We arrive at the house and park in the driveway.  We just sit there for a minute or two, gearing up for the inevitable and watching the wisps of green and yellow vapors from the dog poo piles wafting up and over the back yard fence.  Then one of us says, “Well, I guess we should get this over with.”  We all heave a heavy sigh and exit the truck.  We get the two big mowers, weed whip and blower ready, taking as much time as possible to avoid being the first casualty of the dog poo mine field awaiting us.  A period of time is spent with “Rock, Paper, Scissors” to determine who will be on the big mower in the back yard.

This, of course, means that the guy on the mower doing the front yard takes as much time as possible–including mowing at a much slower speed–to make sure that every blade of grass is cut exactly right (after all, it is the front yard and everyone sees the front yard, right?).  On the opposite extreme, the guy mowing the back yard is in a quandary:  Do I mow at the fastest speed to get this over with (knowing that this means I can’t see the poo piles coming at me until it’s too late)?  Or do I mow slower to avoid stepping in the poo piles (risking olfactory overload and a complete mental shutdown)?  No matter who lost the Rock, Paper, Scissors game, we were all very adept at “The Dog Poo Dance”.  This consisted of the mower operator moving his feet any way he needed to in order to avoid stepping in the freshly mowed-over piles of dog poo (think of fancy breakdancing footwork and you’ll get the right picture of dog poo dancing).  If he was feeling particularly daring, he did the Dog Poo Dance at the fastest speed on the mower.

If no third person was with us, the first one done with mowing got on the weed whip.  This was almost worse than mowing, because sometimes those poo piles were very close to the edges of the yard where the weed whip needed to trim grass.  This meant that, as hard as the guy on the weep whip tried to avoid it, the weed whip line would make contact with the dog poo, whipping dog poo everywhere (including the shoes, socks and legs of the weed whip operator).

The safest job for that yard was getting on the leaf blower.  All that consisted of was walking around the yard (in as many pre-designated dog-poo-free places as possible) and blowing cut grass around.  Of course, it was a good idea not to blow pieces of dog poo on anyone that might be close by….but we won’t talk about that.

Once the yard is completed and everything is loaded back up on the truck and trailer, we all stand around the truck, assessing the outcome of our venture.  The smell is still hanging in the air, mostly due to the fact that we’re standing next to the dog poo remains that are mashed into the mower tires as well as what is probably on the bottom of our boots.  With watering eyes and no signs of permanent injury, we all look at each other with smiles on our faces, triumphant in knowing that we once again overcame and conquered The Dog Poo Yard.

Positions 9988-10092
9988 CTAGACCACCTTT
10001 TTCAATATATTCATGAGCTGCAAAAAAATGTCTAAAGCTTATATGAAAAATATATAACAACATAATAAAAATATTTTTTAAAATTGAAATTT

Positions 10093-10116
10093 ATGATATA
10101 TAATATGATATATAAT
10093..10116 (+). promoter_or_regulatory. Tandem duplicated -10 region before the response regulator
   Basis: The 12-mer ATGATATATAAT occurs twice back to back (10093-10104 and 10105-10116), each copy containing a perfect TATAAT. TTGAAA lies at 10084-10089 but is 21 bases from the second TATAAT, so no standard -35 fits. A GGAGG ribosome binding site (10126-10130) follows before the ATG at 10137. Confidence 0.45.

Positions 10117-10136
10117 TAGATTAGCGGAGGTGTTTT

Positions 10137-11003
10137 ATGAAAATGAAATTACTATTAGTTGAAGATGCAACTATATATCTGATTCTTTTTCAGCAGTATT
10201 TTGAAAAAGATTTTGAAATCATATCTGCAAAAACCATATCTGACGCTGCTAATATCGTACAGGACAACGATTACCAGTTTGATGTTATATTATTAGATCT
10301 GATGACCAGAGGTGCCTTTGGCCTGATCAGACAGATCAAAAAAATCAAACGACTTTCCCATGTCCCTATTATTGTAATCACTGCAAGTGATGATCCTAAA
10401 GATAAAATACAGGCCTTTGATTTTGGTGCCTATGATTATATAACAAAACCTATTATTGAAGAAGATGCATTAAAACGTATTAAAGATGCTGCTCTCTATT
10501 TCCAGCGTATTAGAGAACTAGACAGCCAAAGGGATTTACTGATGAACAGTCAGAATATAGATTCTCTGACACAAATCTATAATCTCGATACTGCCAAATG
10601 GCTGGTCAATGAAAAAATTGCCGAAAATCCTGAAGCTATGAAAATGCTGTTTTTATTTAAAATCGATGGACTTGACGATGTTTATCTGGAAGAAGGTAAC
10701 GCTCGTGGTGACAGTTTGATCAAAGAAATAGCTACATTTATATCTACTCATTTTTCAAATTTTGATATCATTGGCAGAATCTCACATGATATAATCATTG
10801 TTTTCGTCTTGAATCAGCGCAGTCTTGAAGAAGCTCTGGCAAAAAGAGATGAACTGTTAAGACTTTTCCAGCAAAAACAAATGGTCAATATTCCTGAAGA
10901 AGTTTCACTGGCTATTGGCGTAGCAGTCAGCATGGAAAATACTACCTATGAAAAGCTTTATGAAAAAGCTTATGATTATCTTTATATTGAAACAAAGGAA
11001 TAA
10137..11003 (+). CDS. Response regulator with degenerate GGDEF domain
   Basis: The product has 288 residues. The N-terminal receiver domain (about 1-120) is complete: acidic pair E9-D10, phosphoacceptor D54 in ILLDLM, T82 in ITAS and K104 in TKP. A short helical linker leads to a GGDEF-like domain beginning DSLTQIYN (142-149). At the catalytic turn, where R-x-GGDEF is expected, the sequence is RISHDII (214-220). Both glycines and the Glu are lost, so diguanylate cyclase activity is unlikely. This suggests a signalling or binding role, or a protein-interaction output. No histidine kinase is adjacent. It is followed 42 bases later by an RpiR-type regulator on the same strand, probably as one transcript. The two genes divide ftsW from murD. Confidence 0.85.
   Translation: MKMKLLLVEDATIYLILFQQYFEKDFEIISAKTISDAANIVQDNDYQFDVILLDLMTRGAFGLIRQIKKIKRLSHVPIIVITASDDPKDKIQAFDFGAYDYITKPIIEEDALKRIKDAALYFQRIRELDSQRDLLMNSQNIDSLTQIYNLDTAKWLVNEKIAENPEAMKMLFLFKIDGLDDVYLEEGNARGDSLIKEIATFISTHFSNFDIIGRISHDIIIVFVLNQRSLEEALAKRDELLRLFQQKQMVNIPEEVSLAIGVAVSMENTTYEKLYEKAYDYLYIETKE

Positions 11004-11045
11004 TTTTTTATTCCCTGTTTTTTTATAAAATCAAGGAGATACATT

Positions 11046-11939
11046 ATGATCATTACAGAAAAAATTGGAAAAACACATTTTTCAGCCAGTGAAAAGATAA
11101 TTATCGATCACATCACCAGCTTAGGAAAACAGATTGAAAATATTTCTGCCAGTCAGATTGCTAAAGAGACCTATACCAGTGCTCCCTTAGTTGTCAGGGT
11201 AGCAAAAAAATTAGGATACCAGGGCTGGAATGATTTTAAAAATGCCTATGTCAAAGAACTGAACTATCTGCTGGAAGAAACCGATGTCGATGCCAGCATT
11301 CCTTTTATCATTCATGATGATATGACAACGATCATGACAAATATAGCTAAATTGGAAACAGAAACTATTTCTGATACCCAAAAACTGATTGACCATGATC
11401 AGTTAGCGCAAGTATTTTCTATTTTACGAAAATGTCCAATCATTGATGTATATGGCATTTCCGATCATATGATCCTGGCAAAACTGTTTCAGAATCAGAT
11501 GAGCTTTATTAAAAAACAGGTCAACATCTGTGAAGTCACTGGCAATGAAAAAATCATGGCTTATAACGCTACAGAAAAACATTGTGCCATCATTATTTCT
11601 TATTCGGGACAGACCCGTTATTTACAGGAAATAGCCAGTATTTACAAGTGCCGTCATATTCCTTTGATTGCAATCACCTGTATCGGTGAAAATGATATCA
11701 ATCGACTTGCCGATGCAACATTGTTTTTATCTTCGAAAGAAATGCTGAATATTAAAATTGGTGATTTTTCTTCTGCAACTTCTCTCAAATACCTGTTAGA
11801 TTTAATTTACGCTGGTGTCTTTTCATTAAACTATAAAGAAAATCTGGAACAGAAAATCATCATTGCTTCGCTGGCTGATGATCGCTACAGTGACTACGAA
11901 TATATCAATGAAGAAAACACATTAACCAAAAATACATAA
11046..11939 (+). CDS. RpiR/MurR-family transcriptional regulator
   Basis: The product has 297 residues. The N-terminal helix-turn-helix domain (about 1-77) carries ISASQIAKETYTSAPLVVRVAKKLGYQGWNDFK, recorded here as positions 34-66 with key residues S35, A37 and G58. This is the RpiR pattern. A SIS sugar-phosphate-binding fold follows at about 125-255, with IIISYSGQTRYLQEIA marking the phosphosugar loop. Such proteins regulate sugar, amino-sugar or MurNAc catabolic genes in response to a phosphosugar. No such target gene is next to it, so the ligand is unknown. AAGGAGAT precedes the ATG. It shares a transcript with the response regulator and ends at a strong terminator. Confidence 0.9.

The Bottle-Rocket Launcher

A family that Cindy’s family and ours were friends with when I was growing up had an English Springer spaniel named Cinnamon.  We had one at the same time named Nutmeg.  She had some issues, though, namely the fact that she was hit by a car, so for a while, we were dogless.    In the meantime, this family moved to South Carolina and eventually bred Cinnamon.  They contacted my Dad and told him that we could have one of the puppies if we drove down to get it!  My Dad was ecstatic, to say the least.  So I rode shotgun with my Dad from Michigan down to South Carolina to get Max (the English Springer that I told you about in a previous tale).  And thus begins my story….

This family had a son named Jeff who was a year younger than I was. By this time, we were both entering the high school years of our youth, not quite able to drive on our own, yet feeling that urge to experience some sort of independence that sooner or later inevitably befalls every teenager–especially teenage boys.  So we did the best we could do at the time:  we ventured out into his suburban neighborhood armed with his bottle rocket launcher and a mess of bottle rockets.  Ok, it was more like he dragged me out there with him as his accomplice to whatever mayhem and malice aforethought he was contriving in that fourteen-year-old brain of his.  I was a quiet, obedient kid and that didn’t change as I grew up.  So this was really taking me out of my comfort zone.  And what made it worse was knowing that once I lost sight of his house, I had no idea where we would be or how to get back if I had to break away and make a run for it (yes, I had a distinct feeling that I would eventually be doing that, any specific reasons for it unknown in that moment, except for the aforementioned  contraband that we both had in our possession).  I had no choice but to stick to him like glue if I ever wanted to see the comfort and safety of the only thing that was familiar to me:  his house, where I knew both our Dads were preparing some amazing steaks that I couldn’t wait to eat.

As we were jogging down the street and began darting between houses, Jeff asking for a bottle rocket and me handing him his first load of ammo as we were doing so, I began to think that our Dads may be picking us up from a local jail cell before this was all over.  What would I say??  “That’s not mine.”  Or, “I don’t know how that fire that burned down five houses got started.”  Or, “Dogs howling and barking all over the neighborhood?”  (I begin to break down, sobbing uncontrollably) “It was him, officer!  I was coerced and forced into this against my will!  He made me hand him those bottle rockets!  I…I….(Oh, no!)  Hi Dad….”